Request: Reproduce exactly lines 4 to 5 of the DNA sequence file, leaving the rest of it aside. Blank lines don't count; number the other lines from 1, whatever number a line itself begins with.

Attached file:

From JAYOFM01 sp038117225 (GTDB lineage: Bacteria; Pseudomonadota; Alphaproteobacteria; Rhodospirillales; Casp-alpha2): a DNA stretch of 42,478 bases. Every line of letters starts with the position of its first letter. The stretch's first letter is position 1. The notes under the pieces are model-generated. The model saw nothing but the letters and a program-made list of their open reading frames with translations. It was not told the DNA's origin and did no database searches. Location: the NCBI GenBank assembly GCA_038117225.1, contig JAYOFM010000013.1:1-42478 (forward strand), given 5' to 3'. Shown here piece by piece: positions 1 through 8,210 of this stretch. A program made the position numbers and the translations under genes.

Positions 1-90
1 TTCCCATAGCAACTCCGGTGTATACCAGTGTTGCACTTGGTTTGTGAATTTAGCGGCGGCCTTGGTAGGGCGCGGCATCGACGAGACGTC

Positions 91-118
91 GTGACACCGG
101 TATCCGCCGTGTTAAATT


Positions 91-118
91 GTGACACCGG